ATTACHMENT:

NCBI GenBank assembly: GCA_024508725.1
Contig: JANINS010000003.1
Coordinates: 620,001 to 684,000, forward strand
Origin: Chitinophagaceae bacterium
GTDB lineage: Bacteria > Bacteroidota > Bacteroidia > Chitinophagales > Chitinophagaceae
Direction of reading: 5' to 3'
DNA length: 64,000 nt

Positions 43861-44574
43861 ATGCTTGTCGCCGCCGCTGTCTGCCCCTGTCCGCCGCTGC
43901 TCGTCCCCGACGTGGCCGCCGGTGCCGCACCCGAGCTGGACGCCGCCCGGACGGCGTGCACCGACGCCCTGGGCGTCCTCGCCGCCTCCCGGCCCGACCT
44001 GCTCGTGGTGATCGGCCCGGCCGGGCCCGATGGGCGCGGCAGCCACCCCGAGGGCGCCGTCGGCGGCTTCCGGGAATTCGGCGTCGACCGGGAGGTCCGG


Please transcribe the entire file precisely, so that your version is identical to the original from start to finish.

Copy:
NCBI GenBank assembly: GCA_024508725.1
Contig: JANINS010000003.1
Coordinates: 620,001 to 684,000, forward strand
Origin: Chitinophagaceae bacterium
GTDB lineage: Bacteria > Bacteroidota > Bacteroidia > Chitinophagales > Chitinophagaceae
Direction of reading: 5' to 3'
DNA length: 64,000 nt

Positions 43861-44574
43861 ATGCTTGTCGCCGCCGCTGTCTGCCCCTGTCCGCCGCTGC
43901 TCGTCCCCGACGTGGCCGCCGGTGCCGCACCCGAGCTGGACGCCGCCCGGACGGCGTGCACCGACGCCCTGGGCGTCCTCGCCGCCTCCCGGCCCGACCT
44001 GCTCGTGGTGATCGGCCCGGCCGGGCCCGATGGGCGCGGCAGCCACCCCGAGGGCGCCGTCGGCGGCTTCCGGGAATTCGGCGTCGACCGGGAGGTCCGG